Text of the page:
The banana stem tends to release much ethylene gas, which increases the ripening rate. Hence wrapping that end slows down the process. You can also pull each banana away from the bunch carefully. And ensure the crown stays on it. Then wrap their tops separately.
Add citrus juice:
If you’ve peeled the banana, add citrus juice to it. Doing so will help preserve its freshness. You can use lime or lemon juice for this. It minimizes the oxidation process. You also can dilute the juice with water before adding.
If the banana is whole or two halves, brush the citrus juice on it. But if you slice the fruit, add one or two teaspoons of citrus juice to it.
It’s important to note that citrus juice can affect the fruit’s flavor. Your banana may taste a bit tart.
If you intend to keep the bananas for an extended period (more than a few days), then freeze them. Freezing bananas makes them last longer than refrigerating them. They may last for up to 30 days when frozen.
Use freezer-safe bags before freezing the bananas to prevent freezer burn. You can defrost them at room temperature when you’re ready to use them.
Note that you can freeze both peeled and unpeeled bananas. However, the unpeeled ones will have their peels turning completely black. And that’s okay. But don’t try to peel them when they’re still frozen. Defrost first before peeling. Or peel them before freezing.
Freezing can reduce the nutritional value of bananas. To avoid that, store them at zero-degree Celsius or lower.
When Is Overripe Banana Unsafe To Eat?
An overripe banana becomes unsafe to eat when it gets rotten. There’s a thin line between an overripe banana and a rotten one. As the fruit gets ripe, ethylene gas continues to aid the process till it becomes overripe. And after that, it tends towards rot and becomes a mushy mess.
Bananas usually get rotten because of mold. You have to be careful, as they can be dangerous. Some of them produce toxins that can cause organ damage.
Sometimes molds may also lead to allergic reactions or respiratory problems. In some cases, they may cause symptoms associated with brain illnesses or neurodevelopmental disorders.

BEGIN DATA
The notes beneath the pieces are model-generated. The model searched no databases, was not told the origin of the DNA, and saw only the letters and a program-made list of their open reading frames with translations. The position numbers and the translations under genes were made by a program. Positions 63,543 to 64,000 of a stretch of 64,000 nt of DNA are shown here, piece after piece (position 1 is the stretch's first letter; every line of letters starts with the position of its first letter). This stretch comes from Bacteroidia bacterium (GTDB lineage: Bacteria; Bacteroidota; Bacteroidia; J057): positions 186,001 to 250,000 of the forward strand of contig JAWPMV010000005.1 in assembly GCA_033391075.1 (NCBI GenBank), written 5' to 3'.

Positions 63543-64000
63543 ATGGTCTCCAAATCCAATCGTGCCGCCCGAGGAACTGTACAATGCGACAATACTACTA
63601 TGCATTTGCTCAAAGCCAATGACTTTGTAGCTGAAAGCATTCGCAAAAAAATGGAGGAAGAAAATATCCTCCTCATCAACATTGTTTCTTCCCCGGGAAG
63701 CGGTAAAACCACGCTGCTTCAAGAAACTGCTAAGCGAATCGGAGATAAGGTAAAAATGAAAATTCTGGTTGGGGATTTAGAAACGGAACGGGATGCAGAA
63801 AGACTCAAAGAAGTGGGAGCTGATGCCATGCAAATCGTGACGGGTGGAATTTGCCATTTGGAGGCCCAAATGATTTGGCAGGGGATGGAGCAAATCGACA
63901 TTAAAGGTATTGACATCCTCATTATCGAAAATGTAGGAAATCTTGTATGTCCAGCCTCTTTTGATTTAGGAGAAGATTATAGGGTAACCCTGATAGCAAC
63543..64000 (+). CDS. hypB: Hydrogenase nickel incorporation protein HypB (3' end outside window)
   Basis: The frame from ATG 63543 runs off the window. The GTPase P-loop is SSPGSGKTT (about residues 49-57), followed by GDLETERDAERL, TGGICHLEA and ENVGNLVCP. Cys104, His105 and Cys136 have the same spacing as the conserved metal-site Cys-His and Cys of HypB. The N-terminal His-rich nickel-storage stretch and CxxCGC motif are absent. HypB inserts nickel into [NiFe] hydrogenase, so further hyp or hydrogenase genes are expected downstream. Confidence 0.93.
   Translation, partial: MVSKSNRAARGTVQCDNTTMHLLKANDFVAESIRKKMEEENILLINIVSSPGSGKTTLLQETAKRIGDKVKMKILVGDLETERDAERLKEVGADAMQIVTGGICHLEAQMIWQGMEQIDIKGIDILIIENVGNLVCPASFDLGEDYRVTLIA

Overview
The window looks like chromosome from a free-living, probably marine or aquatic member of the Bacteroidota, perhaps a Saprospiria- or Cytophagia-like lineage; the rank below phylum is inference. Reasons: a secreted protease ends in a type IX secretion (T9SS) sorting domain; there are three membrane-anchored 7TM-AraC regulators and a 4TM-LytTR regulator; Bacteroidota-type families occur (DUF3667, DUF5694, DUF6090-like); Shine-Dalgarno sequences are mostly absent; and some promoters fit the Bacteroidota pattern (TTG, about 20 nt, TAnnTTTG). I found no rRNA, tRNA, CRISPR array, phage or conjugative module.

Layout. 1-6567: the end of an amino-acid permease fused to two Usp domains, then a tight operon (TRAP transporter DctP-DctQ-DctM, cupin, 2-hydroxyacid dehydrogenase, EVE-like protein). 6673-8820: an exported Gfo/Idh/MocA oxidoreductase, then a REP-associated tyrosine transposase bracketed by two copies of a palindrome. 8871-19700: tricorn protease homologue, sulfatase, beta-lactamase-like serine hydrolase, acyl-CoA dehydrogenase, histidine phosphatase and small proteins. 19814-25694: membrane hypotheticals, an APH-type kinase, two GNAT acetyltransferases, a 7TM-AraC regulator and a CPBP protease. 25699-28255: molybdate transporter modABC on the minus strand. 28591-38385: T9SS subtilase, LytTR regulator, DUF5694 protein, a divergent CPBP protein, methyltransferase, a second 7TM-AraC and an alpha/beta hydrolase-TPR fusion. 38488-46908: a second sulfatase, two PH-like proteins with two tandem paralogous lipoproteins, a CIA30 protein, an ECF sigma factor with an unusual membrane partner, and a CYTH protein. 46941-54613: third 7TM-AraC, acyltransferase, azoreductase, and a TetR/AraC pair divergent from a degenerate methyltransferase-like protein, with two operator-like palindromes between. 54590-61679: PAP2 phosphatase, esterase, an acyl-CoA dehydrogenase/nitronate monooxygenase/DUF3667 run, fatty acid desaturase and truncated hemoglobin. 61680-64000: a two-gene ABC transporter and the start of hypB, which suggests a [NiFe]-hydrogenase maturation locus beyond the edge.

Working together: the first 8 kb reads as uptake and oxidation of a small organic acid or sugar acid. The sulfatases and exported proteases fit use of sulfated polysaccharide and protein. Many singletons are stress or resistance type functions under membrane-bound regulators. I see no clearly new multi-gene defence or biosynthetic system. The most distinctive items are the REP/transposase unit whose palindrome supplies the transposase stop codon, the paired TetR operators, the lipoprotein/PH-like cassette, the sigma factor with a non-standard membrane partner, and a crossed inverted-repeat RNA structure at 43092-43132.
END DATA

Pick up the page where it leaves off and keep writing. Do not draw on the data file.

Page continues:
There are ways to know when a banana gets rotten. Here are some of them.
One way to know that a banana is rotten is when it smells stale. It usually occurs when it rots inside, such that the peel may look okay. So, if you perceive a terrible or strange odor, then it is. Sometimes, you may smell a fermented or mildew scent.
If you notice mold on your banana, discard it properly. Use plastic or paper to wrap it before disposing of it to protect your children or pets.
Extensive browning and moldy skin:
Another way to know a rotten banana is its moldy skin with extensive browning.
An overripe banana can have brown or black skin. However, it’s primarily rotten if you notice mold on the skin. As such, it’s best not to consume it. That’s because it’s most likely bad inside.
A rotten banana will have a mushy feeling when you press it gently. Ripe bananas feel soft to the touch. Touching it will help you know how firm the banana is.
Note that overripe bananas also feel mushy and so you may need other signs to determine if it’s rotten.
It’s best not to eat your banana if you notice that it’s oozing liquid. However, it may still help bake some recipes. But check to be sure it’s not rotten before using it.
Extensive dark spots in fruit:
Your banana may be rotten if it has extensive black or brown streaks in the fruit. You have to remove the peel and look at the fruit inside. If you notice dark spots or mold on it, please throw it away.
If your banana has a funny taste, then it’s time to dispose of it. You have to peel the banana and take a little bite. If it tastes off, then throw it away. If the taste is okay, then it is.
Bananas can’t be too ripe for banana bread. It’s best to use them when they’re overripe. That’s when you can get all the flavor and yummy tastes. But be careful when using overripe bananas and ensure they’re not rotten.
If you’re not ready to use your ripe bananas, store them properly to avoid spoilage. You can hang them, place them in a fridge, or even freeze them. That way, they can stay long enough to use them when you want.